Book Review: Why the Reformation Still Matters

499 years after Martin Luther nailed his 95 Thesis to the church doors at Wittenburg, Germany, we live in a day where many Protestants and Roman Catholics (RC) alike question what all the fuss was/is about.  In both camps, there is a move toward an ecumenical understanding and practice of the Christian faith. Anyone who suggests that our differences might make a difference both in the present outworking of our faith and the eternal implications of our faith is looked down upon as being unnecessarily divisive.   Others might assume that the issues and misguided theology confronted by the reformers in medieval Roman Catholicism are no longer issues present in RC today.  Therefore, we’re left with the question, “Does the Reformation still matter?”

Authors Michael Reeves and Tim Chester address this question thoroughly, with grace and truth, in their book Why the Reformation Still Matters.   Each of the eleven chapters takes on a central theological question in which the reformers confronted RC theology and practice. The chapters first examine the historical setting/teaching of the RC church, followed by the response of the reformers, then the contemporary teaching of the RC church, and finally how and why the theological chasm between the two faith traditions still exists today.  In themselves, each chapter alone presents a sufficient reason why the Reformation still matters, but taken together the force of the whole book makes a compelling case for us to study, understand, celebrate, and apply the reformation in our lives and our churches today.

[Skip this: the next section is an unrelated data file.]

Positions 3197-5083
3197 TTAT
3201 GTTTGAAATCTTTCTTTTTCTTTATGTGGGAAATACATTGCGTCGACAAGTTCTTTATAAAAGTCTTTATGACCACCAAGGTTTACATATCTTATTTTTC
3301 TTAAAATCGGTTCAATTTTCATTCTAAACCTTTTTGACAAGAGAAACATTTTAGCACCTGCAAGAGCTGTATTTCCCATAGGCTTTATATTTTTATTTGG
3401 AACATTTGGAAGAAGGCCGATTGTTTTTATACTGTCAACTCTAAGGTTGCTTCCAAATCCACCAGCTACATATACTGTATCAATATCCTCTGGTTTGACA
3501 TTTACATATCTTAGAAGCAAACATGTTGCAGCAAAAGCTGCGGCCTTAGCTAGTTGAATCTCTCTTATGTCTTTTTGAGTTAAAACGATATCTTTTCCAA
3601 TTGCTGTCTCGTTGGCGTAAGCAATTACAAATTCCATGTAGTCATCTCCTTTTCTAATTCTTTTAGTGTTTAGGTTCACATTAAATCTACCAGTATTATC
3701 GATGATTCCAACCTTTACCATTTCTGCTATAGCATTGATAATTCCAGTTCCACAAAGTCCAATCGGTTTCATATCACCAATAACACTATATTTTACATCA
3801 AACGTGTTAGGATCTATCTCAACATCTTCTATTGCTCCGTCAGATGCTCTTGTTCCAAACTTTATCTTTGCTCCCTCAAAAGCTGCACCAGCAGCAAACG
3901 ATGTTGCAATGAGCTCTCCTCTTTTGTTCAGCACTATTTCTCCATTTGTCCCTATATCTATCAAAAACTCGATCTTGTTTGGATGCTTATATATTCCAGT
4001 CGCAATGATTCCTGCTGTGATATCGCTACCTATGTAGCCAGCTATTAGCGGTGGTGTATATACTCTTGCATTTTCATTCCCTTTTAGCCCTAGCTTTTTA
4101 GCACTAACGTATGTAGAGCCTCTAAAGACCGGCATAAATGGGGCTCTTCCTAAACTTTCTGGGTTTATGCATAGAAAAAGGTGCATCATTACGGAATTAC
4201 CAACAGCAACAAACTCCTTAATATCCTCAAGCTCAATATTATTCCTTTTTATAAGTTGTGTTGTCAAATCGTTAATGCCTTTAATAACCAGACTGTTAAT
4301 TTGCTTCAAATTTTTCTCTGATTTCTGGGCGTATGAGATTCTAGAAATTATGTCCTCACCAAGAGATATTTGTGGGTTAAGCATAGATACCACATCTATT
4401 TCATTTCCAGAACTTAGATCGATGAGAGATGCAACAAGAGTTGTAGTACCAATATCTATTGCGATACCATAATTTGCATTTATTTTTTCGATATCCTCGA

Consider for a moment the importance of the questions each of the chapters addresses:

  1. Justification: How can we be saved?
  2. Scripture: How does God speak to us? 
  3. Sin: What is wrong with us?
  4. Grace: What does God give us?
  5. The Theology of the Cross: How do we know what is true?
  6. Union with Christ: Who Am I?
  7. The Spirit: Can we truly know God?
  8. The Sacraments: Why do we take the bread and wine?
  9. The Church: Which congregation should I join?
  10.  Everyday Life: What difference does God make on Monday mornings?
  11.  Joy and Glory: Does the reformation still matter?

The implications of how one answers these questions are enormous.  I would encourage anyone to read this book and think deeply upon their own answers to these questions. 

5 Stars